Flags is a ten-floor shopping complex featuring a Tower Records music store. Bic's main store is located in Ikebukuro. while a smaller branch is located near the station's east exit.Takashimaya Opened in 1996. one in the Odakyu Halc Building near the station's west exit and one east of the station near the Isetan department store. Isetan With a history of more than 100 years Isetan is a veteran among Shinjuku's department stores. A Tokyu Hands branch and Kinokuniya book store with a large foreign language section are located in the same building complex. Lumine Est from 10:30 to 21:30. but it also operates two branches next to Shinjuku Station. Open daily from 10:00 to 21:00. an Oshman's sports goods store. the Shinjuku branch of Takashimaya consists of 15 floors. Parks: . restaurants from 11:00 to 23:00. also known as "Times Square". Electronics Stores: Yodobashi Camera Yodobashi Camera is one of Japan's leading discount electronics retailers. The Shinjuku store is Isetan's flagship and consists of ten floors. Open daily from 11:00 to 22:00 (from 10:00 on weekends and holidays). a Gap and various other shops. including a food department in the basement and three restaurant floors. cafes and an Italian restaurant. Bic Camera Bic Camera is another of Japan's leading discount electronics retailers. restaurants from 11:00 to 23:00. including a food department in the basement and a restaurant floor. Yodobashi's main store is located near the west exit of Shinjuku Station. and especially strong on camera equipment. Open daily from 11:00 to 22:00 (Tower Records and restaurant until 23:00). Open daily from 9:30 to 22:00. Open daily from 10:00 to 20:00. Flags Located next to the South Exit of Shinjuku Station.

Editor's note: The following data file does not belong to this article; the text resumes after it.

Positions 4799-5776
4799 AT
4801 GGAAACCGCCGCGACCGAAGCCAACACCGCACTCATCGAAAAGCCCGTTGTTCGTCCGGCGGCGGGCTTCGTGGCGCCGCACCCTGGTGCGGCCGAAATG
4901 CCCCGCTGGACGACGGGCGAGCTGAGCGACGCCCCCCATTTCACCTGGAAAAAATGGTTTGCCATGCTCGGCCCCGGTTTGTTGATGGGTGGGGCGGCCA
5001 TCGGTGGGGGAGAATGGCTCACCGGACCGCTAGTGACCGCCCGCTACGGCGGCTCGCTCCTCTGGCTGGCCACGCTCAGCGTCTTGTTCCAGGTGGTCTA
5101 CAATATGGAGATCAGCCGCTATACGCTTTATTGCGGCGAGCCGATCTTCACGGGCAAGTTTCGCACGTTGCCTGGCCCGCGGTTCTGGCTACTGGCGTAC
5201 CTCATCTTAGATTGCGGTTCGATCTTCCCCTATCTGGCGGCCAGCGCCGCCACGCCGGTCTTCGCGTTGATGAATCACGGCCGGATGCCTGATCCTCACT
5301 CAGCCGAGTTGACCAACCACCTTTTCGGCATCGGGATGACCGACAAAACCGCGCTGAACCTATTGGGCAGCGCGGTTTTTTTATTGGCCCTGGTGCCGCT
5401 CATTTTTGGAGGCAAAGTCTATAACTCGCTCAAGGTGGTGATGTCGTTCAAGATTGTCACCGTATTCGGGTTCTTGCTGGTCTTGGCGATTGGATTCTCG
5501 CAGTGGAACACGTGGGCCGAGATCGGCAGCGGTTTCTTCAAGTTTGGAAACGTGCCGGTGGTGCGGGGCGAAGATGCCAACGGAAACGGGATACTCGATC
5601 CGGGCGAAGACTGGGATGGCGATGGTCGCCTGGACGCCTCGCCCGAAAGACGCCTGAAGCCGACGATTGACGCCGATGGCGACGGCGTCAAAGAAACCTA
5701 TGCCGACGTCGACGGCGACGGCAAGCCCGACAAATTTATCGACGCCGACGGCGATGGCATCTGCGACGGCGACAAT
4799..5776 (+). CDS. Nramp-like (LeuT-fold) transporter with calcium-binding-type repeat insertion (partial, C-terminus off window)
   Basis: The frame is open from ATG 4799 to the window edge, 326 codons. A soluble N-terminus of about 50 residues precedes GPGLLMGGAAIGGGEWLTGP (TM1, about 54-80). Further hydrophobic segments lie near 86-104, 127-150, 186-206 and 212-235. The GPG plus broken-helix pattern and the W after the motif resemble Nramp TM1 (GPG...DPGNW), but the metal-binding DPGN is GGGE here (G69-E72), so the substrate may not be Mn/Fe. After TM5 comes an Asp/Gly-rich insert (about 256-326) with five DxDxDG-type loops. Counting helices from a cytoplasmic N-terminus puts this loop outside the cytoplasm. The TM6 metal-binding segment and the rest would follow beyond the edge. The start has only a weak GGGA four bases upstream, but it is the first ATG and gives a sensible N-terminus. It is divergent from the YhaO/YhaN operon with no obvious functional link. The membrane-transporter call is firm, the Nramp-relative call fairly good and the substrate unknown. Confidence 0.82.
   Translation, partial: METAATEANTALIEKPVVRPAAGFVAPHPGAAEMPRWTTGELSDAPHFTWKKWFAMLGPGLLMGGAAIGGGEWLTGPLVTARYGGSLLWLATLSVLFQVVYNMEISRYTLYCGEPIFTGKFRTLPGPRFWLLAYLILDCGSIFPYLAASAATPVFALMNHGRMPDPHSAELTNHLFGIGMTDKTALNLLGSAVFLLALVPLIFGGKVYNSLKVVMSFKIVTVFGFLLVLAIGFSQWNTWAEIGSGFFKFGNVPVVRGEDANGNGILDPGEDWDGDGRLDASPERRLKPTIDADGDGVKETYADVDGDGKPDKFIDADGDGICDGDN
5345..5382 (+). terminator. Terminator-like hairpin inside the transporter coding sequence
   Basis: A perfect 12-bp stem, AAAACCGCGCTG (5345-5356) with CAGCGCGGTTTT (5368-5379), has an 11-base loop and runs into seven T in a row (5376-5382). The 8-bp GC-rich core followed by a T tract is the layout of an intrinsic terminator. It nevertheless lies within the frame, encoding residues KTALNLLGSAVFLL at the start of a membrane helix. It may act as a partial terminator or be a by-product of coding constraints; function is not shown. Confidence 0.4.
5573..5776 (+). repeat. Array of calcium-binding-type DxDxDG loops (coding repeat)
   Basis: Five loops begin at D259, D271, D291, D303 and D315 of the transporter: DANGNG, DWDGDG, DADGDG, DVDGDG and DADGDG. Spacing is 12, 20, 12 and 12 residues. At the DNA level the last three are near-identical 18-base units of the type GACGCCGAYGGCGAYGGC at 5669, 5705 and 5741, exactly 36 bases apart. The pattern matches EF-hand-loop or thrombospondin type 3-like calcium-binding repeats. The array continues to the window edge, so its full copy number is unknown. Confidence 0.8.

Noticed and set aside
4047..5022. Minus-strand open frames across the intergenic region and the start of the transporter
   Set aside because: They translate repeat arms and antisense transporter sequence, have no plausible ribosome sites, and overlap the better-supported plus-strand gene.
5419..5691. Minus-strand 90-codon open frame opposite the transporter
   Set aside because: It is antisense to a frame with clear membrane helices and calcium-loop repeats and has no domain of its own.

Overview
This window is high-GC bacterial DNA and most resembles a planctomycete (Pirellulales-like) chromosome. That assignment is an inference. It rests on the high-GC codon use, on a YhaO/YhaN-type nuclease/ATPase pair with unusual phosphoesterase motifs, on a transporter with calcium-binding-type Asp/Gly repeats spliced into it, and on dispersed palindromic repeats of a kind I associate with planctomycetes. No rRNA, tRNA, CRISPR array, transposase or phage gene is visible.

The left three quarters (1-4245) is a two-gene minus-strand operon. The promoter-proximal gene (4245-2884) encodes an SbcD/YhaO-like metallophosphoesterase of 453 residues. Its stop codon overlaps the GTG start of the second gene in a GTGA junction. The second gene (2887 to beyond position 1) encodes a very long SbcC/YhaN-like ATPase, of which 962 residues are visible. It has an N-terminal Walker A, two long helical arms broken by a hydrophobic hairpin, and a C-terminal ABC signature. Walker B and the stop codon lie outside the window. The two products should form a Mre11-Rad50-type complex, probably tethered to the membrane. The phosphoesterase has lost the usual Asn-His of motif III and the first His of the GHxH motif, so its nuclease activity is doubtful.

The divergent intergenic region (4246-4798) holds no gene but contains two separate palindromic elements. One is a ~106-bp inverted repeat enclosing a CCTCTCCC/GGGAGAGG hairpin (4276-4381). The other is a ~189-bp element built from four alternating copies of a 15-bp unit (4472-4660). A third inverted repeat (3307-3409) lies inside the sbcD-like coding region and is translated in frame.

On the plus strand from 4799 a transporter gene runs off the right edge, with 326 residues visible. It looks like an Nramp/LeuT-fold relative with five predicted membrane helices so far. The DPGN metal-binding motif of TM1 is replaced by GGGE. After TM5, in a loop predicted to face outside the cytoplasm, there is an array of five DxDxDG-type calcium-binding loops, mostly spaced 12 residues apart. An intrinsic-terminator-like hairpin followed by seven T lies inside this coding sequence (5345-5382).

Central Park Kumano Shrine (Kumano Jinja) and the cardboard box houses of a sizable number of homeless people are located in this public park directly behind the Tokyo Metropolitan Government twin towers. orange trains on the JR Chuo Line (Rapid Service) take less than 15 minutes and cost 190 Yen from Tokyo Station to Shinjuku Station. including theJR Yamanote Line. free admission. Closed on Mondays (Tuesday is Monday is a national holiday) from December 29 to January 3. Open from 9:00 to 16:30. after it had served as a garden for the Imperial Family since 1903. How to get there Shinjuku Station is Japan's busiest railway station. From Tokyo Station The frequently departing. Always open. Orientation in Tokyo . From Ueno Station By JR Yamanote Line it takes 25 minutes and costs 190 Yen to get from Ueno to Shinjuku. It was opened to the public in 1949.Shinjuku Gyoen Shinjuku Gyoen is one of Tokyo's largest and most pleasant parks and bestcherry blossom viewing spots. There are no closure days during the cherry blossom season (late March to late April) and the Chrysanthemum Exhibition (first half of November). and then the JR Chuo Line from Kanda to Shinjuku. served by about a dozen railway lines. Admission is 200 Yen. A slightly faster alternative is taking the JR Yamanote or JR Keihin-Tohoku Line from Ueno to Kanda Station.